It’s common in many organizations to separate “coders” from “business people”. Coders write computer software, and business people use that software to do business things, like run business processes, market and sell things, do finance and accounting, and so forth. Coders are in the Technology team. Business people are in the other teams.
However, business people create spreadsheets. Like, all the time! So they are coders too. Because they create spreadsheets. And spreadsheets are code. With me? No? Let me explain.
First, let’s talk about my definition of coding. I think coding is the act of writing logical instructions in plain text that can be interpreted by software to do something useful. I take a pretty wide view, admittedly. But I don’t think I’m too far off base.
Let’s break it down. To code, you write logical instructions. These are commands. Sometimes they are called “statements”. Do this. Then do that. For these commands to be “code”, they can’t be subjective. They need to be objective. And they need to make logical sense. They’re not Dalí.
The logic is pretty straightforward, a lot of the time: “show me a new Finder window”. My old friend, AppleScript, can help with this. I love AppleScript.
The instructions need to be in plain text. Don’t be fooled by the bolds and colors — that’s just syntax highlighting. The code is actually plain. The Script Editor just makes it nice looking to make it easier to read, and also to tell you it has “compiled” the code. But no getting ahead of ourselves. Here’s the code:
tell application "Finder" make new Finder window end tell
Ok, so we have a logical (if somewhat dumb) instruction in plain text. Now it needs to be interpreted by software to do something useful. In our little AppleScript case, that means you click the play button icon.
By the way, the play icon has a super cool history. Is audio tape code? No, not plain text…
But what is the play button doing here? It’s interpreting the instructions (code) to do something useful, in this case opening a new Finder window. When you hit the play button, something useful happens. The commands are in text, and they are logical. Ok — that’s code!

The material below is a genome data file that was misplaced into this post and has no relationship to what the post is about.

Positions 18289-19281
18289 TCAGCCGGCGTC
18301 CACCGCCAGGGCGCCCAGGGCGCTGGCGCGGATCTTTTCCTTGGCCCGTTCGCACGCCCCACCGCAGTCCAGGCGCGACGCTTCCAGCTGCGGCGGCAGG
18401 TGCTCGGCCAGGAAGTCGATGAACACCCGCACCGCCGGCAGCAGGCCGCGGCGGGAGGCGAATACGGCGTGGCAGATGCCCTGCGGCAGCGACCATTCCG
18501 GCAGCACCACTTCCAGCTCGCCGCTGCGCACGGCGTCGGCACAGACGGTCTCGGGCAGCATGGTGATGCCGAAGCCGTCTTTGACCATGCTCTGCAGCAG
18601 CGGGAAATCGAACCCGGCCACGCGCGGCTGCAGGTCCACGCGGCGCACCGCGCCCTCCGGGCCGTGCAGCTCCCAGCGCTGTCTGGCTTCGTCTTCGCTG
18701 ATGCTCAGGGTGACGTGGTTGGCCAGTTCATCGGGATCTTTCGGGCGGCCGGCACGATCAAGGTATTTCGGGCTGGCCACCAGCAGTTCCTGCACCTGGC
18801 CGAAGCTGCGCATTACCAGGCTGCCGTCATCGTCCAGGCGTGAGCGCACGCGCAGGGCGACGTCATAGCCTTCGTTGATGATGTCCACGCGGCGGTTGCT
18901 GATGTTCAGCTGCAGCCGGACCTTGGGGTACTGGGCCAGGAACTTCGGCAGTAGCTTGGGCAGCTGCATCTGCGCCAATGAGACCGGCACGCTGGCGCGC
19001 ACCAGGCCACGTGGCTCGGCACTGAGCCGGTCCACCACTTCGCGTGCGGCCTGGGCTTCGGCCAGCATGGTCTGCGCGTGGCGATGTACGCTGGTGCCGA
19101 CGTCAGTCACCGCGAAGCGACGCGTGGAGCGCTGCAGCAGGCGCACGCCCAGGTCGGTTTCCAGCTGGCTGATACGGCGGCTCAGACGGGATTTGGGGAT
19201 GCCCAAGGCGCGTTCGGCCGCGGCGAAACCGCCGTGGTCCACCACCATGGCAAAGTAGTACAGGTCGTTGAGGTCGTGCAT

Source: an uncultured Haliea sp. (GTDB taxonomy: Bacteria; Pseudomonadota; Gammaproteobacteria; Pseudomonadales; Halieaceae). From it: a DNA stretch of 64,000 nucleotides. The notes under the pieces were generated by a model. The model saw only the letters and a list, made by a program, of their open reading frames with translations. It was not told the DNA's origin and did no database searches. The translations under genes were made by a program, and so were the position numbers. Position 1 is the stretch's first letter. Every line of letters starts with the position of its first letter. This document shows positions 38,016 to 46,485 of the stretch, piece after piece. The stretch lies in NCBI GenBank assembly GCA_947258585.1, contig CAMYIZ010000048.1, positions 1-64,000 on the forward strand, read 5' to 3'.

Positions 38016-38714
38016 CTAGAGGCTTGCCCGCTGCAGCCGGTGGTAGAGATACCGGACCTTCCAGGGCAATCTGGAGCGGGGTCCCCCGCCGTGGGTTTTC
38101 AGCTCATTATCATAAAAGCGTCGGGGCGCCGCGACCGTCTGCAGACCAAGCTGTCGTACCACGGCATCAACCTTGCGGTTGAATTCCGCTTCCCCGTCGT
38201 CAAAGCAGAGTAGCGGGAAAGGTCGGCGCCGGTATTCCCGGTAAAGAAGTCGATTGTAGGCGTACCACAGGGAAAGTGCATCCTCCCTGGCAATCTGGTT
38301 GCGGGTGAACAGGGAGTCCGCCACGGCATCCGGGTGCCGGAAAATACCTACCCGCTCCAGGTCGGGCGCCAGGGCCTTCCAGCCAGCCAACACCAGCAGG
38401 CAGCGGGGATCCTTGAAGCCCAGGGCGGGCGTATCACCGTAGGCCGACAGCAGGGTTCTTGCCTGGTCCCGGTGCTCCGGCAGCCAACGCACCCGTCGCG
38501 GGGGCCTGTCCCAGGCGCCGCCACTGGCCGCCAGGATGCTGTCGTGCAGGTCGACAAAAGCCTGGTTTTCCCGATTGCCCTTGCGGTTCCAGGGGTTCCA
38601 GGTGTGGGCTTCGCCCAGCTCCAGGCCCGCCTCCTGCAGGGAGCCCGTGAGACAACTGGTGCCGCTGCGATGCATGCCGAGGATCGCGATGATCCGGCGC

What about other things? What about spreadsheets? Ok, slight detour: SQL. Yes, SQL is code.
SQL is a “Structured Query Language” for databases. A query is like a command, but it’s phrased as a question. So SQL asks “how many rows in the users table?” instead of demanding “count the number of rows in the users table”. But same thing, really. It’s a pretty logical instruction. SQL is plain text, and when you send it to the database server (or services), it interprets and does something useful: it gives you the count of rows. So SQL is code.
SELECT COUNT(*) FROM USERS;
This brings us back to spreadsheets. Are spreadsheets code? Let’s see.
Are they plain text? Well, yes, in fact some Excel files are based on XML which is a plain text markup language. But setting aside the entire spreadsheet file, let’s think about the stuff in the spreadsheets that performs those logical instructions. Spreadsheet formulas are definitely plain text. Check.
Are spreadsheet formulas interpreted by software to do something useful? Definitely! The spreadsheet software itself is constantly looking at all of the formulas in all of the cells, and trying to immediately interpret them to produce results. Those results are usually pretty useful, like a total amount.
So there you have it. Spreadsheets are code. Congrats, business people: you are coders!